Market intelligence for international student recruitment from ICEF
23rd Jun 2021

US withdraws proposed rule on fixed-term limits for international student visas

Short on time? Here are the highlights:
  • The US government has withdrawn a controversial rule that would have introduced specific term limits for US study visas
  • Many students would have been limited to four-year study terms in the US, but some faced even more severe limits of two-year caps on their US study programmes
  • With the formal withdrawal of the proposal this month, the current practices around allowing students to remain in the US for the duration of their studies will prevail

The US Department of Homeland Security (DHS) announced earlier this month that it has formally withdrawn a proposed rule change that sought to place term limits on international student visas. The rule would have upended the long-standing "duration of study" provisions under which US student visas are currently issued or renewed.

That approach essentially allows foreign students to remain in the US for the duration of their academic programmes so long as they are abiding by the rules of their visa category.

The proposed rule would have prevented many international students from staying in the US for longer than four years (unless they were granted a visa extension or successfully reapplied for a new visa). But it also proposed even more severe limits of two years for students from Iran, North Korea, Sudan, and Syria, and from any other countries for which visa overstay rates exceeded 10%.

The proposal was widely condemned by international educators when it was first introduced in September 2020. Miriam Feldblum, executive director of the Presidents’ Alliance on Higher Education and Immigration, said at the time that the rule would “set arbitrary timelines that do not match how many academic programmes work, and it is creating barriers and uncertainty for international students who are going to wonder, ‘Is the US the right place for me to come?’” In an open letter to DHS in fall 2020, NAFSA urged the agency to "withdraw this poorly conceived rule from consideration."

In its formal June 2021 notice, DHS confirmed that it, "Intends to withdraw this proposed rule. US Immigration and Customs Enforcement (ICE) originally proposed modifying the period of authorised stay for certain categories of non-immigrants traveling to the United States by eliminating the availability of 'duration of status' and by providing a maximum period of authorised stay with options for extensions for each applicable visa category."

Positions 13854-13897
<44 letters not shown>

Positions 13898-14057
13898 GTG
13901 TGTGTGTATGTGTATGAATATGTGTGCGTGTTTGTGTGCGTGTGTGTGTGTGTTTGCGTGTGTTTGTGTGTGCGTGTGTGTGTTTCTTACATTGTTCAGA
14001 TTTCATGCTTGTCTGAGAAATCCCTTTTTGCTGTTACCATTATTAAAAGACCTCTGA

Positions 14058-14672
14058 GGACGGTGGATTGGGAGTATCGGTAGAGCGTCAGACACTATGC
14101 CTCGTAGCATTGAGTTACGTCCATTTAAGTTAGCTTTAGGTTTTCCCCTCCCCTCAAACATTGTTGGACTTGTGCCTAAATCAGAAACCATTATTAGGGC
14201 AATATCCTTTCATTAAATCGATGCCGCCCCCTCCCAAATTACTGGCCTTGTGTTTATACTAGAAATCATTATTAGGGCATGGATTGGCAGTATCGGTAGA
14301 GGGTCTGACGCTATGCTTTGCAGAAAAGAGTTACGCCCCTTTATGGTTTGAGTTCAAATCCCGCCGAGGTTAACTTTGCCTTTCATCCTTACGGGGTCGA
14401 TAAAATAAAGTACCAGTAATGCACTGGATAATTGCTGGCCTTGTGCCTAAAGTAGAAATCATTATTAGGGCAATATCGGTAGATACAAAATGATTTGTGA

In a related update, NAFSA explains that the proposed rule never moved beyond the consultation phase, which it attributes in large part to The Biden Administration Regulatory Freeze Memorandum from 20 January 2021, an executive order which provided for "varied temporary stops on implementation of 'midnight rules' issued by the [outgoing] Trump administration, to give the Biden administration time to review those regulations and policies."

"When the Biden Administration issued its Regulatory Freeze memorandum," adds NAFSA, "DHS had not yet sent a final duration of status rule to [the federal Office of Management and Budget] for review or to the Office of the Federal Register for publication. Paragraph 1 of the Regulatory Freeze memorandum likely means that no final rule could advance 'until a department or agency head appointed or designated by the President after noon on 20 January 2021, reviews and approves the rule.'"

The end result, with the proposal now withdrawn by DHS, is that the current duration of study practices for US study visas will remain in place.

For additional background, please see:

Most Recent

  • Australian unis brace for risk assessment as visa rejections continue Read More
  • Former edtech unicorn’s stock price plunges as universities take DIY approach to online learning Read More
  • Malaysia opens new post-study visa option for degree graduates Read More

Most Popular

  • Canada’s foreign enrolment grew by more than 30% in 2022 Read More
  • Measuring cost of study and cost of living across study destinations Read More
  • Recruiting in the Emirates: Big goals, world-class education, and new scholarships Read More

Because you found this article interesting

Australian unis brace for risk assessment as visa rejections continue Australia’s education providers continue to grapple with a significant spike in visa rejections. As many as 1 in...
Read more
Malaysia opens new post-study visa option for degree graduates Effective 1 December 2023, Malaysia introduced a package of new visa settings designed to make it easier for...
Read more
New policies, Erasmus+, and booming tourism boost Spain’s international education sector New government policies in Spain – as well as a changed competitive context in the broader international education...
Read more
Dutch universities detail plan to reduce international enrolment The Dutch government spent most of last year signalling its concern about the rapid growth of international student...
Read more
Australia: Visa rejection rates spike as some institutions withdraw admissions offers under new migration settings Australia’s new migration strategy – announced in late 2023 and in effect now – has led to significant...
Read more
Demand for study abroad rising in China but students considering more destinations in 2024 The shape of Chinese outbound student mobility has been changing for years and is different again in 2024....
Read more
Universities UK announces admissions and agent probe In the wake of critical media coverage in recent weeks, the UK’s higher education sector will undertake a...
Read more
Canada: Updated guidance on international student enrolment cap A 5 February statement from Immigration, Refugee and Citizenship Canada (IRCC) offers some additional detail on the hard...
Read more
What are you looking for?
Quick Links